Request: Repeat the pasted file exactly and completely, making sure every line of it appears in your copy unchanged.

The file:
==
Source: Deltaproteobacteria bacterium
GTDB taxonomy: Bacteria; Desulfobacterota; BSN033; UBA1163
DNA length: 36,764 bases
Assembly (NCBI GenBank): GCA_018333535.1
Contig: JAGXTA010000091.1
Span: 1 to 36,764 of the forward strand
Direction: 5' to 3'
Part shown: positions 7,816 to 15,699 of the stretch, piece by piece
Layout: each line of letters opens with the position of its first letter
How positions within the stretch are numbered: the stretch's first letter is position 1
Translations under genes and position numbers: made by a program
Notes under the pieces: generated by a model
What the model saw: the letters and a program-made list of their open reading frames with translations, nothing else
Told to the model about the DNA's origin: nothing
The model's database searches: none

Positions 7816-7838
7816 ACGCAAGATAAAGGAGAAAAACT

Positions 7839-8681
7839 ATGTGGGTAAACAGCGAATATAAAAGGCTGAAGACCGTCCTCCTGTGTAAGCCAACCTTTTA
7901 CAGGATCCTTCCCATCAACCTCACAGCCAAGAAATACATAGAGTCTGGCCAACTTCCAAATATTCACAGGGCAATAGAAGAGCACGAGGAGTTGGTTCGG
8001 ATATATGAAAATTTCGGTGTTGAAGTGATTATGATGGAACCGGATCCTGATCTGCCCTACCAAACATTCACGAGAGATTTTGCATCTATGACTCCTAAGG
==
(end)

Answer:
Source: Deltaproteobacteria bacterium
GTDB taxonomy: Bacteria; Desulfobacterota; BSN033; UBA1163
DNA length: 36,764 bases
Assembly (NCBI GenBank): GCA_018333535.1
Contig: JAGXTA010000091.1
Span: 1 to 36,764 of the forward strand
Direction: 5' to 3'
Part shown: positions 7,816 to 15,699 of the stretch, piece by piece
Layout: each line of letters opens with the position of its first letter
How positions within the stretch are numbered: the stretch's first letter is position 1
Translations under genes and position numbers: made by a program
Notes under the pieces: generated by a model
What the model saw: the letters and a program-made list of their open reading frames with translations, nothing else
Told to the model about the DNA's origin: nothing
The model's database searches: none

Positions 7816-7838
7816 ACGCAAGATAAAGGAGAAAAACT

Positions 7839-8681
7839 ATGTGGGTAAACAGCGAATATAAAAGGCTGAAGACCGTCCTCCTGTGTAAGCCAACCTTTTA
7901 CAGGATCCTTCCCATCAACCTCACAGCCAAGAAATACATAGAGTCTGGCCAACTTCCAAATATTCACAGGGCAATAGAAGAGCACGAGGAGTTGGTTCGG
8001 ATATATGAAAATTTCGGTGTTGAAGTGATTATGATGGAACCGGATCCTGATCTGCCCTACCAAACATTCACGAGAGATTTTGCATCTATGACTCCTAAGG